The question is sometimes raised as to whether or not “egalitarians” (how I dislike that gratuitously self-serving label) take biblical authority seriously. They don’t. Go ahead, get offended. See if I care. They do not take biblical authority seriously. They. Do. Not. Don’t get me wrong though, this isn’t just an issue for egalitarians! A lot of us don’t take biblical authority seriously. We take our own authority seriously, and we go looking for ways to read the bible that submits to our authority. We know what we want to find, and we want it for all sorts of reasons: Because it’s a reading that conforms to a tradition with which we identify, because it’s a reading that we think is less offensive to the world, because it’s a reading that means we were right all these years we’ve believed a particular doctrine, because it’s a reading that means we can pursue our desires without Scripture standing in our way, because it’s a reading that sits more comfortably with the ideal we’ve constructed of what it means for people to be equal (or loving, kind , etc). There are myriad reasons why we favour different understandings of the biblical material and “because it’s what the text really means” is what we tell ourselves after the fact. That Scripture could teach something that you think is offensive seems like a possibility never considered. This applies to conservative evangelicals as much as to progressives.

As far as I’m concerned, progressive re-readings of the passages that the Church has historically interpreted to reserve the roles of elders, priests or bishops for men are about as plausible as progressive re-readings of passages that the Church has historically interpreted to define marriage as the union of a man and a woman and passages that prohibit sex between men. I think the arguments in favour of both views on a biblical basis are truly terrible, not just mistaken. I think that if progressives weren’t emotionally invested in egalitarian conclusions, they would see this with virtually no difficulty. I’m sure there are people who will say “But I started to be persuaded away from the historic Christian reading of these passages in spite of myself, when I didn’t want them to be true, and now I’m fully persuaded.” As though we are in a position to objectively analyse our own motivations, surely a ridiculous proposal under any realistic view of human nature. We want out motivations to be nothing but the best – we are the last person whose opinion on that matter should be listened to! But more importantly than my assessment of the evidence – I just don’t think people are willing to be on the other side of this issue, and as a result, surprise surprise, the evidence doesn’t move them.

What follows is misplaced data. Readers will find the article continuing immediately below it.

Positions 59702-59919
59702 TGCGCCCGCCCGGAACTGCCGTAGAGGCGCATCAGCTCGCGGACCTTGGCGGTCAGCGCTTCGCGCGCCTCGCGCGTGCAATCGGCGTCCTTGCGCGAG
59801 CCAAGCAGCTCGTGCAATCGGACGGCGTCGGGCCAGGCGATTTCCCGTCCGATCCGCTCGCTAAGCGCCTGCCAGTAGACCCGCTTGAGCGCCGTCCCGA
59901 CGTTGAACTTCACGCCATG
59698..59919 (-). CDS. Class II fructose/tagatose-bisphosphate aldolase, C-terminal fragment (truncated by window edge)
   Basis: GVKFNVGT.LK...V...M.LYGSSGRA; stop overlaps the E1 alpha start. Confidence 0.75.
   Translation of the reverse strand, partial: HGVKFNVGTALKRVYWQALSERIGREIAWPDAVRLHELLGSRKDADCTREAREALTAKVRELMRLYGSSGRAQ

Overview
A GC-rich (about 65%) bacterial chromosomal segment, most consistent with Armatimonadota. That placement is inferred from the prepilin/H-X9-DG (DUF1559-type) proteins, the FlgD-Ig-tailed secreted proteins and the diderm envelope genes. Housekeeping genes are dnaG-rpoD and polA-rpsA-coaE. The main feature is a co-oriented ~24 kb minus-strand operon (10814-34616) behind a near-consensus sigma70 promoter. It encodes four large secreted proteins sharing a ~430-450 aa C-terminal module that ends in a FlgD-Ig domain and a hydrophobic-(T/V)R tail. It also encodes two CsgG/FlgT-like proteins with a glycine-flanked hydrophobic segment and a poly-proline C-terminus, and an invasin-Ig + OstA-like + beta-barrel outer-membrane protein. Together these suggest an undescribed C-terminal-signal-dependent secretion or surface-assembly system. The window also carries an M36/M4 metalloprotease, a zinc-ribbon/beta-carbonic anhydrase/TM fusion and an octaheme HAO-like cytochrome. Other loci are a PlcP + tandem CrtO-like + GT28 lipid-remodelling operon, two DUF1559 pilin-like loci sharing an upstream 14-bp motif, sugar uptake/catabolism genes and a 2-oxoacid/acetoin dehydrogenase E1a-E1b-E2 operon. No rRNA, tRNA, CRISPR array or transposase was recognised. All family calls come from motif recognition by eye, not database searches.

The more effectively they present the truth … the faster we rush to our keyboards and the more urgently we feel the need to respond!

We have to virtually beat ourselves into submission on a daily basis to get ourselves to actually care about the truth. We don’t naturally do it. We generally don’t want to do it. We sometimes even get angry when people present the truth effectively and it doesn’t sit well with us. The more effectively they present the truth, you might think the more likely we are to be persuaded, but no – the faster we rush to our keyboards and the more urgently we feel the need to respond! Indeed, we know that the amygdala – that part of the brain that triggers the “fight or flight” response – reacts to ideas that we are hostile to in much the same way that it reacts to a physical threat. The right way, I’ve decided, to get as close to the truth as possible is to settle on the proper authority and submit to it. For Christians, that’s Christ. For Catholics more specifically, that’s Christ’s representative, the Church and the papacy in particular. But for those who say they submit to the papacy and those who say they submit to Christ and those who say they submit to Scripture (like those who allege that they submit to reason), the problem pursues them. They want Christ, the Church, Scripture etc to say what they want, not what it really says. So they make sure that it does.